Panu, odzyskuja sily, otrzymuja skrzydla jak orly:
biegna bez zmeczenia, bez znuzenia ida. ci co sa z cia

umieraja w cialach, ci co sa z Ducha, nie traca
nadziei — slysza szum wiatru a imie ich Artur i choc
kazdy sie boi, Duch puka do ich serc i wymiata stamtad
liscie — suche cetki ciszy, pierwsze pratki burzy

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artur-nowaczewski-and-daniel-bourne-gic5bcycko-poland-e1556572072436.jpg
Artur Nowaczewski and Daniel Bourne, Gzycko, Poland

Artur Nowaczewski, born in 1978 in Gdańsk, teaches at the University of Gdańsk in the Institute of Polish Philology. He has published three collections of poems, Commodore 64, Elegia dla Iana Curtis [Elegy for Ian Curtis] and Kutabuk, along with two memoirs, Hostel Nomadów [The Hostel of Nomads], a finalist for the prestigious Angelus Prize for Central European writing, and Dwa lata w Phenianie [Two Years in Pyongyang], about North Korea, 1989-1991, where he attended a Soviet middle school at the very end of the Communist era in Poland. He is also the author of two books of literary criticism, Trzy miasta trzy pokolenia (Three Cities Three Generations) and Szlifibruki I flâneurzy (Loafers and Flâneurs). Other translations of his poetry by Daniel Bourne appear in Chattahoochee Review, Lake Effect, and the U.K. on-line journal The High Window.

Daniel Bourne’s books of poetry include The Household Gods and Where No One Spoke the Language, and his poems have appeared in numerous journals, including Another Chicago Magazine, Ploughshares, GuernicaAmerican Poetry Review, and Field. Since 1980 he has lived in Poland off and on, including in 1985-87 on a Fulbright fellowship for translation and, most recently, in Fall 2018. His translations of Polish poets have appeared in such journals as Field, Salmagundi, Shenandoah, Partisan Review, Colorado Review, and Virginia Quarterly Review. He has also recently received a fellowship from the Polish Ministry of Culture for work on a translation of a novel, The Month Between the Hammer and the Sickle, by Polish writer Stanisław Esden-Tempski, whose poetry in translation he has previously published in ACM.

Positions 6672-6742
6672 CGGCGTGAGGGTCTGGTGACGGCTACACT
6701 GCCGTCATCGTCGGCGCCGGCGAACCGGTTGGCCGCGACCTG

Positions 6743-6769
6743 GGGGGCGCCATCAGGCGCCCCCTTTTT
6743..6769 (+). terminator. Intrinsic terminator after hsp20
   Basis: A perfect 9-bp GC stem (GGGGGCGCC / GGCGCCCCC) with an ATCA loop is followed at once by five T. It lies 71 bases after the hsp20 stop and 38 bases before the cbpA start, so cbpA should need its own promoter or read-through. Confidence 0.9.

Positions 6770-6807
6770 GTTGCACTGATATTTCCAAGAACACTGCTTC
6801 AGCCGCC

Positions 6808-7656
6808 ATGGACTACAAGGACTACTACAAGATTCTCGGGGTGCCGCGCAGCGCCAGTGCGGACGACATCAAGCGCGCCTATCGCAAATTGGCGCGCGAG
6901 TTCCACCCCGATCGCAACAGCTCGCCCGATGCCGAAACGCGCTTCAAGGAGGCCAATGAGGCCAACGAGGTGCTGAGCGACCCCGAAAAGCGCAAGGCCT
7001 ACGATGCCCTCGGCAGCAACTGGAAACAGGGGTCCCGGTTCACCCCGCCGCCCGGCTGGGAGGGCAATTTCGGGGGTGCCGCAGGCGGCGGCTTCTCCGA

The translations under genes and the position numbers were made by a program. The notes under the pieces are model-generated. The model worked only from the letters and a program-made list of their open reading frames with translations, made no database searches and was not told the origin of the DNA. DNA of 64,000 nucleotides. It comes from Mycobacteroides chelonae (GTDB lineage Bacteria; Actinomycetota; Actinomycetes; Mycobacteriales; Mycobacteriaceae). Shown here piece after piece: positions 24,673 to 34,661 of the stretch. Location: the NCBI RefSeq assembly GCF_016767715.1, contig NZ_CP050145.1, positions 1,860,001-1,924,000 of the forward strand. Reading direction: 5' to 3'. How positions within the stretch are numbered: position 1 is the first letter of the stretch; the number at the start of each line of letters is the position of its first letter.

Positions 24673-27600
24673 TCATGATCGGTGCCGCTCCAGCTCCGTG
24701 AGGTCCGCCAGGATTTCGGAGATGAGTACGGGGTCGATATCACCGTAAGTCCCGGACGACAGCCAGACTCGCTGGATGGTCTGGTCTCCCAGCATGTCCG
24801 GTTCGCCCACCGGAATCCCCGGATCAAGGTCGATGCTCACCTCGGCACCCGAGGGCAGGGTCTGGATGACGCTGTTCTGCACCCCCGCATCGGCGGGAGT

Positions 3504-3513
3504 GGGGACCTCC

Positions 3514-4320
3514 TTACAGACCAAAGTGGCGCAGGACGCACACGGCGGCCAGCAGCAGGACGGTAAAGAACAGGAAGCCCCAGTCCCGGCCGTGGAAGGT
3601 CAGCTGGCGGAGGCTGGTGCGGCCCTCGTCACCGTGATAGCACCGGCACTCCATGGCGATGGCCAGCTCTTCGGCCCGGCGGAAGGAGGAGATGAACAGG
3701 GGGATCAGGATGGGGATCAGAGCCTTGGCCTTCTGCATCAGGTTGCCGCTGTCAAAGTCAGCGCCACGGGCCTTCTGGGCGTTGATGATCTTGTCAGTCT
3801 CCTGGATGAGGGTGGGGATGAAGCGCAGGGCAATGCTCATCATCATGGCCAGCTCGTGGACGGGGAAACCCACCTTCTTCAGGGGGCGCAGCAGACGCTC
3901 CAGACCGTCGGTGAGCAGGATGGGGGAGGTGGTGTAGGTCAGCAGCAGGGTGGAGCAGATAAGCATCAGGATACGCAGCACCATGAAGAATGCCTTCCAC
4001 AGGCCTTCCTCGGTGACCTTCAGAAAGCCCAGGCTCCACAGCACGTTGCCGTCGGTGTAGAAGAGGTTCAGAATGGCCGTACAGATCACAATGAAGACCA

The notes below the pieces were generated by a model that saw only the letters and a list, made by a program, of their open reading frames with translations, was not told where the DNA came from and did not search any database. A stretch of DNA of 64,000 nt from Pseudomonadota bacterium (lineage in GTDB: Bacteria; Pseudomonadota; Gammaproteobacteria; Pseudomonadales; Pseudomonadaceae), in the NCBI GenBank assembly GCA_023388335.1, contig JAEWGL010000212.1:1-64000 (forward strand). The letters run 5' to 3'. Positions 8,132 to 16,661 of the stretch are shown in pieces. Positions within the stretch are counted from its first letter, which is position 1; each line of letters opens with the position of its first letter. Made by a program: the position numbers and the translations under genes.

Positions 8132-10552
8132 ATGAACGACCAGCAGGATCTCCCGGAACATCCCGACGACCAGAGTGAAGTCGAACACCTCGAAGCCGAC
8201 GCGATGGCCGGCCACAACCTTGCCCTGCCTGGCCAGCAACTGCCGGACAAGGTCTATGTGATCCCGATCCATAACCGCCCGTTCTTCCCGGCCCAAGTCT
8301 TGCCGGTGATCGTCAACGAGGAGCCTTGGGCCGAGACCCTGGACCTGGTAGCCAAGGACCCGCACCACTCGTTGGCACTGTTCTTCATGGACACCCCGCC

Wojciech Kołyszko is a noted Polish book-illustrator and visual artist. Twice he was awarded the Polish Association of Book Publishers Award for the best artbook of the year, and his book covers include separate illustrations for the Polish and English versions of Nobel Laureate Czesław Miłosz’s 1996 collection of poetry, Nad brzegiem rzeki (Facing the River, translated into English by Miłosz and Robert Hass). More recently, he has concentrated on publishing a wide range of art books, interactive computer texts, and books for children, emerging as a pioneer in terms of interactive nature and art education. Since 2003, he has lived on the Island of Sobieszewo on the Baltic Coast just to the east of Gdansk. In the U.S., his artwork has appeared in Artful Dodge and in a poetry/visual art collaboration with Daniel Bourne, “A Deep Map of Sobieszewo Island,” that appeared on the Portland Review’s website in January 2019.